Congolese refugees flood into Uganda after exiled rebel group renews attacks

 

Rodney Muhumuza
Sunday 14 July 2013 19:38
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Congolese refugees wait at the Busunga border post in Uganda
Congolese refugees wait at the Busunga border post in Uganda

More than 60,000 Congolese have fled to Uganda after a rebel attack on a town near the border, continuing an influx that is stretching humanitarian resources.

The Uganda Red Cross has already registered 41,000 refugees and 20,000 more have yet to go through that process, according to a spokeswoman, Catherine Ntabadde.

“Currently we are looking at about 65,000 people,” she said.

The refugees are entering Uganda though the frontier district of Bundibugyo, and many have found temporary shelter on the campuses of three schools there.

The refugee influx continues three days after a Ugandan-led rebel group attacked Kamango, a town just over the border, killing some occupants, according to Ugandan military officials who are concerned the rebels are about to launch a major assault on Ugandan territory.

The rebel group – the Allied Democratic Forces – had been hiding out in the jungles of eastern Congo for years since it was ousted from Ugandan territory. The group was formed in the early 1990s by Ugandan Muslims who said they had been sidelined by the policies of President Yoweri Museveni and who wanted to rule Uganda according to shariah.

In the 1990s the rebels staged deadly terrorist attacks on Ugandan villages as well as in the capital, including a 1998 raid in which 80 students were massacred in a frontier town. A Ugandan military assault later forced the rebels into eastern Congo, where many rebel groups are able to roam freely because the government has only limited control so far from the capital.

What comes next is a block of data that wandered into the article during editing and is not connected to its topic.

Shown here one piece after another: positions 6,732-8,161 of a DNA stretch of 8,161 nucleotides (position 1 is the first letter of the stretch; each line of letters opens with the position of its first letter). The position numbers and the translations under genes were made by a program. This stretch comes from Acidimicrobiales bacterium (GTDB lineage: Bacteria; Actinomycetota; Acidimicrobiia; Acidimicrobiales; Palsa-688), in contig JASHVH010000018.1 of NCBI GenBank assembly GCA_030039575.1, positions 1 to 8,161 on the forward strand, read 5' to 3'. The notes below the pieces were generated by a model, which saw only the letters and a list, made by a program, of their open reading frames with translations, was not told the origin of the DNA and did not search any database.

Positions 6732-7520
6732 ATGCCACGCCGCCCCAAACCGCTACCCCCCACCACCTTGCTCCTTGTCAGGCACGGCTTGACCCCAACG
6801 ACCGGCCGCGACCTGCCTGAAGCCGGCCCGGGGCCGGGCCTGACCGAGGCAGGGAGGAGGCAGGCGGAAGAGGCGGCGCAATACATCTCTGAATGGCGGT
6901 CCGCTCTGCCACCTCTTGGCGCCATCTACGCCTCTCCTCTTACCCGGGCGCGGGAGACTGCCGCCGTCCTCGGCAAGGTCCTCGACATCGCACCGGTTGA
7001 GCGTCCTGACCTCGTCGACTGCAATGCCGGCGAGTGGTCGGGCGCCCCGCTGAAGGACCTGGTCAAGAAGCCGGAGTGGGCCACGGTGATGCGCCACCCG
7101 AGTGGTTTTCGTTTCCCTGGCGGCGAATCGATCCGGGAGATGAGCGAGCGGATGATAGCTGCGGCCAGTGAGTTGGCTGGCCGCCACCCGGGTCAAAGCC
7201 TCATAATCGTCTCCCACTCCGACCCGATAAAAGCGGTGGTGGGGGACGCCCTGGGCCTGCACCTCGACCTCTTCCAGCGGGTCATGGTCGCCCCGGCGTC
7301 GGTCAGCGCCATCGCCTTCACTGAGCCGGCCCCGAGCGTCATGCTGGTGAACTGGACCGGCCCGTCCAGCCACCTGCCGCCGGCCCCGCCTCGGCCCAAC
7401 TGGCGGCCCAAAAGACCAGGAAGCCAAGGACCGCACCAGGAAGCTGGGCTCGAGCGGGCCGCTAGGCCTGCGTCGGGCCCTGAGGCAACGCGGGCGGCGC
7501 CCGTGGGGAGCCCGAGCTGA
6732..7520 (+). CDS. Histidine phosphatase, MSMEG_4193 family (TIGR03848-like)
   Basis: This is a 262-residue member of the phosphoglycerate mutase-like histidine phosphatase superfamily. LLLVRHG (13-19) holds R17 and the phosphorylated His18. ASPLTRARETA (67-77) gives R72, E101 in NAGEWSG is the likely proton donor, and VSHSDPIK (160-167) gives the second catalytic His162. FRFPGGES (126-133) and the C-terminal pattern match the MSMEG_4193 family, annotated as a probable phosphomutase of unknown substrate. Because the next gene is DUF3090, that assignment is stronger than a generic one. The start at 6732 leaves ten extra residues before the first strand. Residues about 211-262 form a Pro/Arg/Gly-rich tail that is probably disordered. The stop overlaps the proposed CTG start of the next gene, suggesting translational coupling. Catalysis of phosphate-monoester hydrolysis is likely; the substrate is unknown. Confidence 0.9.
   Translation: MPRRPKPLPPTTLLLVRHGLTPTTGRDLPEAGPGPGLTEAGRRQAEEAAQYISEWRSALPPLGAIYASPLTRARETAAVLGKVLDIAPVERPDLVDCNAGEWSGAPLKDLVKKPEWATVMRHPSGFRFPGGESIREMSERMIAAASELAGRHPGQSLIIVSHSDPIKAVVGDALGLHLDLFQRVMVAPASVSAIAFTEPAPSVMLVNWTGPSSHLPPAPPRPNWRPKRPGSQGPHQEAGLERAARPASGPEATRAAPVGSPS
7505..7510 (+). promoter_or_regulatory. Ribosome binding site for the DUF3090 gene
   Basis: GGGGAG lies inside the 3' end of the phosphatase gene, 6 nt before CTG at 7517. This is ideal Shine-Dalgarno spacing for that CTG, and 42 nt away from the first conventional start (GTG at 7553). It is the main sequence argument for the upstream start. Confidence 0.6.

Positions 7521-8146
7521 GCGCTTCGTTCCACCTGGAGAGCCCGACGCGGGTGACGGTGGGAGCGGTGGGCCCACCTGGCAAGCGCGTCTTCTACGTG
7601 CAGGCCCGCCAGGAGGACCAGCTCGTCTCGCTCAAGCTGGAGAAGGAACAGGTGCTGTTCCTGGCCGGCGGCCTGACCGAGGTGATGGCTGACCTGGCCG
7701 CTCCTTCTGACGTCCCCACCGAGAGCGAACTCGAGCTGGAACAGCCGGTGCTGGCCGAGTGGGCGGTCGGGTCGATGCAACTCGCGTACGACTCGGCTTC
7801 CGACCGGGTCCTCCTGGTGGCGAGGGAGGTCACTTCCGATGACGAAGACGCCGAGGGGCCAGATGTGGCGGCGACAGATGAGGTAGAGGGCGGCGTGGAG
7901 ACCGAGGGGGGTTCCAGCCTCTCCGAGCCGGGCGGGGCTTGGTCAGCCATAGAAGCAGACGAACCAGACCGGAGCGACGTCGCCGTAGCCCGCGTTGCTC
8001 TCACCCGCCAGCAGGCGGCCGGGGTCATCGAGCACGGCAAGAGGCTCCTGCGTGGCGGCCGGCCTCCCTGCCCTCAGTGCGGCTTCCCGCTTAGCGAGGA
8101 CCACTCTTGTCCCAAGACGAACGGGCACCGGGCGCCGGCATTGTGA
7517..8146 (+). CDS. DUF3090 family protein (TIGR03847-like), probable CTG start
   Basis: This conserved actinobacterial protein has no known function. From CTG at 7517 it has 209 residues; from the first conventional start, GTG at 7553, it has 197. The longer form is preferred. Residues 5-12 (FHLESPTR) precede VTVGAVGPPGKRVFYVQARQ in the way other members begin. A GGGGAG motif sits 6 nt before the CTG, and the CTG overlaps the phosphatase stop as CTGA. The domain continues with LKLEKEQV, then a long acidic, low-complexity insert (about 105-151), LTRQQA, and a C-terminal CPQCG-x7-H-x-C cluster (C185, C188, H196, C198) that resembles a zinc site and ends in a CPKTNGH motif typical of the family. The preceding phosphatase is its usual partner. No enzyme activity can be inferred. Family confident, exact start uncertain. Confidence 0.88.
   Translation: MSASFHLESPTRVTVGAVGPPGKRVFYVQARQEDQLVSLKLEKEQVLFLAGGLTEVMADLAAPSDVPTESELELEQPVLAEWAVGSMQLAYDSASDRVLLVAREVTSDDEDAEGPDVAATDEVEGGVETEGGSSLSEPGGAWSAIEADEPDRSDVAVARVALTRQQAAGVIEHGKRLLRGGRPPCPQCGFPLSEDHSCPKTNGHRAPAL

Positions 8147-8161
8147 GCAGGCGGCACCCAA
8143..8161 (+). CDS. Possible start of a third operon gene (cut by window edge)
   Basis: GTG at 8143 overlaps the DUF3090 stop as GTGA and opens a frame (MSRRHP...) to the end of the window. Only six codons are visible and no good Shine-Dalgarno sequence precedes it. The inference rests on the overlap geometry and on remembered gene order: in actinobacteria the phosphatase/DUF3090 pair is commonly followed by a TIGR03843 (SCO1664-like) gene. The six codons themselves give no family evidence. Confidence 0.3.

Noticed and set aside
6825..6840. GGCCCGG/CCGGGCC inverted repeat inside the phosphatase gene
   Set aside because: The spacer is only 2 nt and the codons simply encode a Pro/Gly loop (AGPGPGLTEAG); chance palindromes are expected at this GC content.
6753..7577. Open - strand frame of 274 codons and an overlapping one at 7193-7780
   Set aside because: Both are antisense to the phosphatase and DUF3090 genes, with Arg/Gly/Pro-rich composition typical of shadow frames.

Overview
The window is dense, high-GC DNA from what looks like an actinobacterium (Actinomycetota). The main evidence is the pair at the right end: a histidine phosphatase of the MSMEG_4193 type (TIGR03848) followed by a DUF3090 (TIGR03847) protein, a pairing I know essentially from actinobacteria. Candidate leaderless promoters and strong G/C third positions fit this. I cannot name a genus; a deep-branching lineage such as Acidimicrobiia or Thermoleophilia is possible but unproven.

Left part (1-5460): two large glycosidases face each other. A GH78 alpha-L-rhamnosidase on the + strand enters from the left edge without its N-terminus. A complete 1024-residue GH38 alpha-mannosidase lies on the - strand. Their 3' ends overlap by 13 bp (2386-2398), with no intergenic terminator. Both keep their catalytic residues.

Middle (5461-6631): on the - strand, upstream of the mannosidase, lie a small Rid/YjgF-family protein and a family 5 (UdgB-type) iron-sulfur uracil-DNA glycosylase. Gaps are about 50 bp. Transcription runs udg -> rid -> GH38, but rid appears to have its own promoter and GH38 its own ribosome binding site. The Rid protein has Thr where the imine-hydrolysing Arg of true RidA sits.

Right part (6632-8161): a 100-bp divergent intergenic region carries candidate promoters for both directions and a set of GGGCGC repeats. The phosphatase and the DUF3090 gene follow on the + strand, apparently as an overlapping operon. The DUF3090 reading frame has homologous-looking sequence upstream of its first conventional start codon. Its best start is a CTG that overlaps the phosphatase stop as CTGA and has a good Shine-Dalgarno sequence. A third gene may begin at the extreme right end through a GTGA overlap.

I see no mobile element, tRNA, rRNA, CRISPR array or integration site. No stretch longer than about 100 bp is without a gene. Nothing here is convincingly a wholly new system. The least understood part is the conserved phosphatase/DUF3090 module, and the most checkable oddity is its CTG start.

Ugandan military officials have been warning about the rebels’ resurgence for several months, and they now believe the rebels could be plotting an attack on Ugandan territory.

The rebels have largely been quiet over recent years, staging sporadic attacks on towns in eastern Congo and against Congolese military units. Angelo Izama, a Ugandan analyst who runs a regional security consultancy, Fanaka Kwawote, said the attack by a long-dormant group highlighted eastern Congo’s precarious security situation and the need for an ambitious “political solution” backed by Uganda and Rwanda, which in the past have sent troops into Congo in pursuit of rebels hiding there.

Increased rebel activity so close to the Ugandan border could hamper its young oil industry even before the first drops of oil flow. Large quantities of crude have been found on the Albertine belt along the border, and oil companies are drilling for more.

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